We got up early on our third day in Philadelphia so we would have time to check out the Reading Terminal Market before the day’s Context tour. We could have slept in a bit, but when I’m in a new city I always want to tackle it and pack my days. I figure I can sleep when I’m home, or when I’m dead. In the meantime, I want to soak it all in.
So, bleary-eyed and somewhat sluggish, we passed eager joggers and other early risers on our journey to the market. It was a perfect, clear morning, the sun just barely rising above the statue of William Penn atop City Hall.
When we entered the Reading Terminal Market it was chock full of sights, sounds, and smells. The streets outside might have been quiet but inside the market things were bustling with activity. We entered to find a packed house, the aisles full of hungry locals and tourists. I was surprised at the size of the place, and the quality of the displays. If you aren’t hungry before you enter, the odds are pretty good you will be before you leave.
Philadelphians know how to make a sandwich…
Meat, seafood, poultry, produce – food is everywhere. Merchants offer everything from French crepes to Amish delicacies and everything in between. It’s a melting pot of cultures and influences, and this being one of those mornings I had decided to skip breakfast before heading out, I was in the right place at the right time.
The temptations are everywhere, and I was standing in the middle of the aisle, overwhelmed by the choice, about to scream, “TAKE MY MONEY!” to the first vendor I saw, when Angela spotted the Dutch Eating Place.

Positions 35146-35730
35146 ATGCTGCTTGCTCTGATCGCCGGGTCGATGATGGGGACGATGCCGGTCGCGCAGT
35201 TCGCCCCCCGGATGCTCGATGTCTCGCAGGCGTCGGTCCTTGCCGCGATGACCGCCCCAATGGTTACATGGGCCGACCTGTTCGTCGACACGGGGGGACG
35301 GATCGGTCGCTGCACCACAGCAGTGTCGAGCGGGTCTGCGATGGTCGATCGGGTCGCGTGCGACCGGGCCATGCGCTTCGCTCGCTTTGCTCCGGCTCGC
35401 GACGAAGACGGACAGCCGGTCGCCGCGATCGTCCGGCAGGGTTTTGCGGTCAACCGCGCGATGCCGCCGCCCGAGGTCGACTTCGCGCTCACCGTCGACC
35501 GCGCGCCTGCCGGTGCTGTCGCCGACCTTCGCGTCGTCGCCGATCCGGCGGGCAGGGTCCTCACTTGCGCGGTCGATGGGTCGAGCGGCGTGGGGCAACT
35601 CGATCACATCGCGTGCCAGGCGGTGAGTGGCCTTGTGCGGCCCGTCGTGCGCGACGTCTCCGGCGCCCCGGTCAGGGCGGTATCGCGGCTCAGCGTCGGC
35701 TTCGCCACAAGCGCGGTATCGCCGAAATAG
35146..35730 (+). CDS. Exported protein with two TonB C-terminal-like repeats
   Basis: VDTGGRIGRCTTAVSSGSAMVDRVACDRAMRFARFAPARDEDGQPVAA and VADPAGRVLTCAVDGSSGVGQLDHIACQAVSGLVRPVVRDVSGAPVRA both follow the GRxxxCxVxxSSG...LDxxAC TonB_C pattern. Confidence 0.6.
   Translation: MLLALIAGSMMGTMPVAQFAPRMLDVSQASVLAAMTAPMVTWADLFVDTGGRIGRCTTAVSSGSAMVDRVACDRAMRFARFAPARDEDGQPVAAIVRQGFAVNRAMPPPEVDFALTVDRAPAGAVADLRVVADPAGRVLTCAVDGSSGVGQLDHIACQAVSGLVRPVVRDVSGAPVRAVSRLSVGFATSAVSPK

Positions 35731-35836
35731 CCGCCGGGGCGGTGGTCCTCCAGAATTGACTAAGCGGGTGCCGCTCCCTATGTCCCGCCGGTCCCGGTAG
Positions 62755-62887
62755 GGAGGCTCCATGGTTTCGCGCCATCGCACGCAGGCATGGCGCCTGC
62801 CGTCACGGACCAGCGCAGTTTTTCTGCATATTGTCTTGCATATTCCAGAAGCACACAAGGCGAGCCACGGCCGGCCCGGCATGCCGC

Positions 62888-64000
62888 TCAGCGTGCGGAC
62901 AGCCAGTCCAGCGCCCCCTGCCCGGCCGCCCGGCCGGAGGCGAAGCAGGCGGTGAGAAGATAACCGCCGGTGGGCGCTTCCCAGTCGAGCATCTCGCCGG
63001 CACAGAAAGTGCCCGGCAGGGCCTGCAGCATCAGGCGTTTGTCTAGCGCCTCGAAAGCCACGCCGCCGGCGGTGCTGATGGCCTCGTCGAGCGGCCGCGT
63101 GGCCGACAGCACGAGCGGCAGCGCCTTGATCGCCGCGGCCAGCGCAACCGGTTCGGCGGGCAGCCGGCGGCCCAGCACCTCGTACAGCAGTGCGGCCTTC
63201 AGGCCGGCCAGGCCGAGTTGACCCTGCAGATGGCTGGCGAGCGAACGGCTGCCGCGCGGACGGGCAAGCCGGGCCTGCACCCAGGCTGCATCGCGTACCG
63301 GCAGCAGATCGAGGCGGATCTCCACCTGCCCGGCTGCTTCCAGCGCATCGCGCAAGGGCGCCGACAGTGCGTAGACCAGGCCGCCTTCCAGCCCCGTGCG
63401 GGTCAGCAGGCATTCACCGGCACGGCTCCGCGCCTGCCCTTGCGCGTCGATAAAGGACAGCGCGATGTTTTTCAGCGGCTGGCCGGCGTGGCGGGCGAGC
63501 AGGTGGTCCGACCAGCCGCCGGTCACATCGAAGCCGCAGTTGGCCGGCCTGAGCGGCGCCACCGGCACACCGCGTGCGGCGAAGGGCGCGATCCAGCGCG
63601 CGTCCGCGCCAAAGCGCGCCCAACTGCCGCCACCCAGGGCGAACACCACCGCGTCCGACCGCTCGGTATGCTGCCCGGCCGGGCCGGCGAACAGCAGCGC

There are a number of Pennsylvania Dutch vendors at the market, making me feel somewhat at home. I’m not Pennsylvanian, but I am Dutch, so I figured I was (kind of) a member of the club. The good news was that they specialized in affordable massive pancakes (or as I like to call them, AMPs), so I knew I was in good hands.
AMPed up and ready to go, we walked through the rest of the market, enjoying the energy. The aisles were teeming with sweaty, hungry runners as a local 5k race had just finished up the street. A good time for us to head out, as we had a Context walk to join and didn’t want to be late. As mentioned in my first Philadelphia post, Context was hosting us as a result of my winning a Context photo and essay contest at TBEX Asia in Bangkok. Context had been amazing to us throughout the process, and I can’t speak highly enough about them.
We walked the twelve or so blocks over to South 2nd Street, where we met our docent, Justina. We were almost late because a massive protest marching through the streets made our progress a bit sluggish, but we made it just in time. Our Context walk this time was Colonial City in Context, starting at Philly’s plaza-scale plan of the city. Here you can see the whole city laid out in its early days, marked out in tiles and grids. Justina skillfully walked us through William Penn’s vision for the city, and how the city would grow over the next 200 years.
Justina took us by many of Old City Philadelphia’s historic sites, including Carpenters Hall, the First Bank of the United States, City Tavern, Powel House, and many others, including the Merchant’s Stock Exchange (below).
She was extremely knowledgeable, an excellent guide, and we really enjoyed our time with her. We could easily tell she knew her subject well, but more important – and this has been our experience with Context in general – she loved her subject, and that makes all the difference in the world.
One of the highlights was Powel House, an historic home that has been called one of the finest examples of Georgian architecture in the city. Our discussion for the morning had been around key themes that impacted the city in the 17 and 1800’s, including trade, religion, Quakerism, and differences between the classes. So viewing the house was great, as it was a perfect example of how a noble family lived in the 1700’s.